At the end of Shabbat services last Saturday, I watched a 7-year-old boy recite the blessing over the wine, the Kiddush. His voice was pure, the Hebrew, a learned language for him, flowed fast and flawlessly from his mouth. His face shone.
I couldn’t take my eyes off the boy, because I was in Mexico and had learned that just a year ago, he wasn’t Jewish. His parents had approached the expatriate Jewish community in San Miguel de Allende, in central Mexico, and asked if they could learn about Judaism.
Yes, at a time when our community is almost 100 percent focused on the people who opt out, these people wanted in.
Last June, The Journal reported the story of six native Mexicans’ conversion to Judaism in San Miguel. When I found myself in the small, perfectly beautiful colonial town for a friend’s birthday celebration, I jumped at the opportunity to attend Shabbat services at the congregation San Miguel Shalom and see the community there for myself.
They meet for services at the Hotel Quinta Loreto, located just off the Mercado de Artesanias, a large covered market where you can buy crucifixes fashioned from polished pewter, papier-mache crèches, wood-carved Jesus figurines and terra cotta saints. A sloping driveway leads into the hotel, where a lush garden — and the jungle call of some tropical bird — reminds you you’re not exactly at Temple Beth Am.
When we entered, a middle-age man launched a big smile in our direction, indicated a woven basket of prayer shawls, and beckoned us to sit down. There were 40 people seated around tables formed into a long rectangle. The Torah ark on the east wall was made from hammered tin, decorated in a familiar local style.
Most of the congregants are Americans. The prayer leader, Dr. Daniel Lessner, retired early from his practice in Sag Harbor, N.Y., and conducts the services in English, Hebrew and Spanish. The community’s president, Carole Stone, adds her cantorial voice. For decades now, San Miguel, a town of simple but unrelenting beauty, has attracted retirees, artists and snowbirds from the United States. About 20 years ago, some of the Jewish ones formed this congregation, in what they say is the largest Jewish community in Mexico outside of Mexico City.
In the past few years, at least 16 non-Jewish native Mexicans have gravitated to the congregation. Many believe they are descendants of Jews who migrated to the Americas after being expelled from Spain 500 years ago, coerced by the Catholic Church to abandon their original faith. They are called B’nai Anusim — the Children of the Forced Ones. Others have been drawn to the Jewish faith for spiritual, social or intellectual reasons. In their experience, the more established synagogues in Mexico City do not encourage or welcome potential converts.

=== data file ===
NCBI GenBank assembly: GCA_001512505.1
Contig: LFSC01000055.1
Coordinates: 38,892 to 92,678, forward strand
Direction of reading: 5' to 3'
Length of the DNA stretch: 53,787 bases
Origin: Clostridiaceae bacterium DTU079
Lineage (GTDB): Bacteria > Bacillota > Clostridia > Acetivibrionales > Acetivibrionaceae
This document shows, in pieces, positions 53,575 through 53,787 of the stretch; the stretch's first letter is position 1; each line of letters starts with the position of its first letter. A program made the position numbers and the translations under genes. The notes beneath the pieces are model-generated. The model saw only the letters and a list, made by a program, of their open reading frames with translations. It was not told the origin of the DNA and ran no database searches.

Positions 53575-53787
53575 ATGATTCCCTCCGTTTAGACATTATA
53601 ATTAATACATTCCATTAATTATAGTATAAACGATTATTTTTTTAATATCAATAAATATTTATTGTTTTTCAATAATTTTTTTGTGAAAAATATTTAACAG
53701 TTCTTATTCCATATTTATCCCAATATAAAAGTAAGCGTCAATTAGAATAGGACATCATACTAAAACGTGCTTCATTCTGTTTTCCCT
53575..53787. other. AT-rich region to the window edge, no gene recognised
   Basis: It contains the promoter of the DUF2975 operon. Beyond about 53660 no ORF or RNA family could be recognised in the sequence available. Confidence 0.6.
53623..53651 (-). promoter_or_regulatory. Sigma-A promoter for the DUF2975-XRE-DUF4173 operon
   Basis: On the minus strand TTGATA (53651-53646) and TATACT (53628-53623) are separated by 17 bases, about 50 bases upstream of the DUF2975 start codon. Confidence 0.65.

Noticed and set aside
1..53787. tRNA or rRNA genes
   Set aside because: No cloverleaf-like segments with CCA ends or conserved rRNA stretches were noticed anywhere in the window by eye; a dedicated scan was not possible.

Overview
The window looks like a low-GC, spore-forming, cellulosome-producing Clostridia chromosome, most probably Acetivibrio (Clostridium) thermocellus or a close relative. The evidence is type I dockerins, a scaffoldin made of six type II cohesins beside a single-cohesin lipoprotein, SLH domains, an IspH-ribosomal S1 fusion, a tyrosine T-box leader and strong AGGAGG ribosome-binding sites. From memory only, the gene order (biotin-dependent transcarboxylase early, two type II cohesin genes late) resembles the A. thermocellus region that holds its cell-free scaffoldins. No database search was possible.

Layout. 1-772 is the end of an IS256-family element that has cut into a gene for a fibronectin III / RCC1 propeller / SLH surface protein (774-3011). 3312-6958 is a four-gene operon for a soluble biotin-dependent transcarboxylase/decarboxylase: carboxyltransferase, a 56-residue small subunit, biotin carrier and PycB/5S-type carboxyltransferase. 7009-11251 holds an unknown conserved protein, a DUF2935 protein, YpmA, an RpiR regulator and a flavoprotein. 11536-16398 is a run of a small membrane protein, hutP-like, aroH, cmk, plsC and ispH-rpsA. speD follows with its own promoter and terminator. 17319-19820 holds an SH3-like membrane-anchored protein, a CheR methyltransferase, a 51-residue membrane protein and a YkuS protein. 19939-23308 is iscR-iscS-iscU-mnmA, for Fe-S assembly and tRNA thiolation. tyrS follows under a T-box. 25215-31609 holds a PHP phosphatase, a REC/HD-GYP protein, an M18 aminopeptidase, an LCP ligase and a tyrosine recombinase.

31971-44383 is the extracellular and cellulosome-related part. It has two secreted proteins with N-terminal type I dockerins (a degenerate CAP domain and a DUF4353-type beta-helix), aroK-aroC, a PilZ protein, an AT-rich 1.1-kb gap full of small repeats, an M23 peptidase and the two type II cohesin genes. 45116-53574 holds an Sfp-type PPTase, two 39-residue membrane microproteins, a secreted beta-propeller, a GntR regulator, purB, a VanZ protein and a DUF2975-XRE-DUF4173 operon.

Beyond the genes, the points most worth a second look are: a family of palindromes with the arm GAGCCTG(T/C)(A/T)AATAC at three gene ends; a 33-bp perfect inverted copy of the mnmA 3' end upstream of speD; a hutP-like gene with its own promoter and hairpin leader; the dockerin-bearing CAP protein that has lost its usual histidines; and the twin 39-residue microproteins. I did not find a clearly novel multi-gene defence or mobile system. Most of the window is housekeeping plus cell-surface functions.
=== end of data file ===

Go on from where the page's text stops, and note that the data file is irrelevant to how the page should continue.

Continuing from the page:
But Shalom San Miguel, as you should be able to deduce by now, is very welcoming. The leaders have translated the prayer books, including the High Holy Days’ siddurim, into Spanish. Lessner, who conducts a truncated Conservative-style service, lapses easily into Spanish and invites native speakers to read passages of liturgy in translation.
“Everyone should feel at home here,” longtime congregant Charles Soberman told me during Kiddush. “It’s nice to have young families.”
That is one striking difference between the converts and the congregants: The ex-pats are older, the generation of Judaism that was. The converts have kids. A mother swaddled her newborn baby in a colorful blanket throughout the service. The baby was born just after the three Spanish-speaking rabbis from Los Angeles, Oklahoma City and Las Vegas flew down at the invitation of the congregation to conduct a formal conversion ceremony. For this, the new members had spent a year studying and practicing Judaism. Lessner explained that the rabbis had invested him with the power to convert the newborn upon arrival.
San Miguel is an intensely Catholic town: “You argue with an upbringing like that; you don’t escape it,” Tony Cohan wrote in his book “On Mexico Time: A New Life in San Miguel.”
In that atmosphere, cut off from Jewish friends and family — not to mention good deli — I couldn’t imagine the kind of courage and perseverance it must have taken for the men and women who walked into Shalom San Miguel to make the choice to become Jewish.
But I did see what happens when congregations actively welcome potential converts: At one point in the service, a young man stood to thank the congregation for helping him through the untimely death of his brother. Afterward, a newlywed lawyer who had commuted two hours from Leon, Mexico, for a year for conversion lessons, invited the whole congregation to his house to celebrate his and his wife’s one-year wedding anniversary.
And I marveled. What we so often push away, these Children of the Coerced drew close: Judaism’s way of making sense of the world, of offering meaning, of asking hard questions and providing no easy answers, of emphasizing godly behavior over even belief in God. They need Judaism. And it needs them.
We Jews are just now emerging from what Rabbi Harold Kushner calls “a period of illiteracy and assimilation … a time of embarrassment at being Jewish.” That embarrassment only amplified our reluctance to seek, welcome and encourage converts — a custom brought on by anti-Semitic edicts, but completely at odds with a Judaism that for centuries sought out and venerated new Jews.
The opposite of embarrassment, the opposite of coercion, is embrace. Embracing new Jews was once the Jewish past. And my visit to San Miguel only confirmed what I’ve long believed: It is also the Jewish future.